PASSAGE OF THE DAY: "Andrea Dennis, a University of Georgia law professor who pioneered the analysis of creative expression in criminal trials and wrote the 2019 book Rap on Trial, reviewed Bryant’s trial’s transcripts for his appeal. “The prosecution utilized racially coded and inaccurate assumptions of rap music as criminal confessions and autobiographies and stereotypes of Black men as inherently dangerous criminals to secure Gary Bryant’s conviction,” she wrote. To show the mindset of prosecutors who use rap lyrics at trial, Dennis quoted from Bureau of Justice Assistance guidance to local prosecutors in 2004. “Invariably, by the time the jury sees the defendant at trial, his hair has grown out to a normal length, his clothes are nicely tailored, and he will have taken on the aura of an altar boy,” wrote Alan Jackson for the American Prosecutors Research Institute. “But the real defendant is a criminal wearing a do-rag and throwing a gang sign. Gang evidence can take a prosecutor a long way toward introducing that jury to that person.” According to Kuluk, that’s exactly what happened to Bryant: In court, his music videos and Facebook posts were introduced to the jury. He was photographed in a do-rag, and he made a letter “B” with his hands, which prosecutors alleged was a local gang sign."


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STORY: "A bill before Gov. Gavin Newsom would force prosecutors to seek a judge’s approval to introduce rap lyrics to a jury," by Reporter Nigel Duara, published by KQLD, on September 21, 2022.


GIST: "Gary Bryant Jr. exchanged gunfire with a man in an Antioch apartment parking lot on a July afternoon in 2014. Both were struck by bullets. Bryant survived and the other man died.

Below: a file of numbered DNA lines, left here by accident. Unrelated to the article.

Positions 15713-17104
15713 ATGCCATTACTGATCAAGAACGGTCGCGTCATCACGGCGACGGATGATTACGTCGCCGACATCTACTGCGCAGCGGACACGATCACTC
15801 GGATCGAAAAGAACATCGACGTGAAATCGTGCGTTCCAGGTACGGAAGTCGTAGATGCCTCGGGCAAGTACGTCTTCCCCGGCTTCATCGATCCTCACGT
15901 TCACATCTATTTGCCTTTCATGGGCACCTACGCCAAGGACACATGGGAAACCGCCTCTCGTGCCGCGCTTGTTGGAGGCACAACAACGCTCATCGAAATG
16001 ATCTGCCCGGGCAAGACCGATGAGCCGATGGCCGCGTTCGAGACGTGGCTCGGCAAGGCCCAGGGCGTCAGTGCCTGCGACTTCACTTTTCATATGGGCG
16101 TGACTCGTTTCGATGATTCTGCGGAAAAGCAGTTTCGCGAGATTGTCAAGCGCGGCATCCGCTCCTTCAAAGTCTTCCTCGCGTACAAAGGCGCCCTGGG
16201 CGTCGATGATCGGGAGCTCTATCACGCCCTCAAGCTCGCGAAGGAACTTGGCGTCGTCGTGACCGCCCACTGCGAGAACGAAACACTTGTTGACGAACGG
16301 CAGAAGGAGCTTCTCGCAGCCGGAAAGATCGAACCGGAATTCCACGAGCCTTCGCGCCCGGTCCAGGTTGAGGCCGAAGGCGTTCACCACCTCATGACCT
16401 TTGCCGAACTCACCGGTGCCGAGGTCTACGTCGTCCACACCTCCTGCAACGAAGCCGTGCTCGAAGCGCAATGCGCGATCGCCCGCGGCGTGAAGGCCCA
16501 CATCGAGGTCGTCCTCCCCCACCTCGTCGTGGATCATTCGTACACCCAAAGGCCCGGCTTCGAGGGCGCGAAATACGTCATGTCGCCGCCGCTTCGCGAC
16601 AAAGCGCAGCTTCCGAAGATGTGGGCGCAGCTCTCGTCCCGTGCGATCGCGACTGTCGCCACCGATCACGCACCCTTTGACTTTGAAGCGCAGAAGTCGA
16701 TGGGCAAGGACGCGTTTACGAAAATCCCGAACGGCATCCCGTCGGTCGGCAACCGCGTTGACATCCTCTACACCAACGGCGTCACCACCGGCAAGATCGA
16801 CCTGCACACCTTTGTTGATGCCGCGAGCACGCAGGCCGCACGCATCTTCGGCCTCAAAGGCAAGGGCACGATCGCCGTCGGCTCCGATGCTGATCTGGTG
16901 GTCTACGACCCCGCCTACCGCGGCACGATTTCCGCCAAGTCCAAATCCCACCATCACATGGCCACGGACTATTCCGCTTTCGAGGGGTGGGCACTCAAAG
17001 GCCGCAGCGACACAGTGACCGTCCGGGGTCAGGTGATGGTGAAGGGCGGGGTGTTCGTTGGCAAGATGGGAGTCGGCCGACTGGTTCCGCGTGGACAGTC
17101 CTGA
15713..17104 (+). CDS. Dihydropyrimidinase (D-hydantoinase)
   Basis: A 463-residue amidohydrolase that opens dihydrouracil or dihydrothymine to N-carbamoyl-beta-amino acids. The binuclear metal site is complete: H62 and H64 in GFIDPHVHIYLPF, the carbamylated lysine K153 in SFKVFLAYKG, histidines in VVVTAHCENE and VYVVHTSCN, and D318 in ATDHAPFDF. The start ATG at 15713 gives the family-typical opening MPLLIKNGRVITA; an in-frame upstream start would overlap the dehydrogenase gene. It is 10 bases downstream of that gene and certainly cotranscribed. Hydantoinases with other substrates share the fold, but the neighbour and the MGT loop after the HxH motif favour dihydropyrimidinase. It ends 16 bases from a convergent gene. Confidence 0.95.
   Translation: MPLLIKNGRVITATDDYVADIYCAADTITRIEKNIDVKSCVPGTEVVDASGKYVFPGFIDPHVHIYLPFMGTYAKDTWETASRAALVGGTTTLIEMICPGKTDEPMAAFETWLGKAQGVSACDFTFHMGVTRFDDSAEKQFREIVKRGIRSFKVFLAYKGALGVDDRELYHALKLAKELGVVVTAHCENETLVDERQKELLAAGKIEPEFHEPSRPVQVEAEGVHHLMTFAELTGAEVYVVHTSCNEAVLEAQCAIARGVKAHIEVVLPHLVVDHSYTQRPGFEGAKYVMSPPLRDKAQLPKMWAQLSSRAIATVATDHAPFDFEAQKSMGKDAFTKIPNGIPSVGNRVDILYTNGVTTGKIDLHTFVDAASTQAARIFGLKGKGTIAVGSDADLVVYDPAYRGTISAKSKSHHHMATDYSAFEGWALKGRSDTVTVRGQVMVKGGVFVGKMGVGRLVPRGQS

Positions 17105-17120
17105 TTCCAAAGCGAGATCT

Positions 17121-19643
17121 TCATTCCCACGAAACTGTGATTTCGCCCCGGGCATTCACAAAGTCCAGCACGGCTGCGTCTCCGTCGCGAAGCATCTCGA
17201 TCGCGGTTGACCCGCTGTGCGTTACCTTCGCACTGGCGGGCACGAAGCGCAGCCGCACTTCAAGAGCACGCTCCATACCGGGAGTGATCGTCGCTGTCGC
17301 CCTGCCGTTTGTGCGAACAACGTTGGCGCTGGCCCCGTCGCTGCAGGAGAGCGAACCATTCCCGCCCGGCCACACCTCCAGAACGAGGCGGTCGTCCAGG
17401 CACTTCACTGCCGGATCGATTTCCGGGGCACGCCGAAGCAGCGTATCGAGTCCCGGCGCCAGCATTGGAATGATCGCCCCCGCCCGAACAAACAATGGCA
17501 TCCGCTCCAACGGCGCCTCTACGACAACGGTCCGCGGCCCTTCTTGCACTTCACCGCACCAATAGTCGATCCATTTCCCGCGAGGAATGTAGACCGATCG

Police said it was part of a string of gang shootings in the East Bay. At trial, prosecutors alleged—and a jury agreed—that Bryant and an accomplice were guilty of first-degree murder.


Bryant, then 28, was a local rapper in Pittsburg who uploaded music videos to YouTube. In his lyrics, he talked about gang war, shooting at rivals and challenging other rappers. At Bryant’s trial, an Antioch police officer testified that the lyrics were key to understanding his criminal mindset.


When Bryant said the phrase “geeked up,” the police officer alleged, he meant he was armed with guns. His words “lay a demo,” the officer said, meant shooting at someone.


A University of California, Irvine, professor acting as a witness for Bryant disagreed, saying that “geeked up” was commonly understood to mean intoxicated, and “laying a demo” meant to record a track.


Bryant may have been convicted without the introduction of rap lyrics—prosecutors and police said he and another man were in the parking lot to rob a carload of people.

But readily using such lyrics as evidence in a criminal case may soon change in California.


A bill before Gov. Gavin Newsom would force prosecutors who want to use rap lyrics, or any other form of creative expression, to hold a pretrial hearing away from the jury to prove that the lyrics or other artistic expression are relevant to the case.


The bill by Democratic Assemblymember Reggie Jones-Sawyer of Los Angeles would require judges to balance the value of the evidence with the “undue prejudice” and racial bias possible when that evidence is presented to a jury. 


Assembly Bill 2799 passed the Legislature late last month, with no registered opposition.


Civil liberties advocates are also challenging the practice in New York.


“There’s a pretty large body of information and a pretty strong body of opinion that prosecutors and their gang experts have their heads on backwards,” said Stephen Munkelt, executive director of California Attorneys for Criminal Justice, which wrote in support of the bill.


Munkelt compared gang investigations to evidence that has begun to be rooted out of courtrooms, like bite-mark analysis or polygraph tests.


As early as 1991, prosecutors have used rap lyrics both to reveal a defendant’s mindset and as confessionals: They wanted juries to believe that rappers quite literally did the things they were rapping about.


In the 2000s, Louisiana prosecutors repeatedly used the lyrics of New Orleans rappers against them in murder trials, including Corey Miller, McKinley Phipps Jr. and, most recently, Torrence Hatch, who raps as Lil Boosie.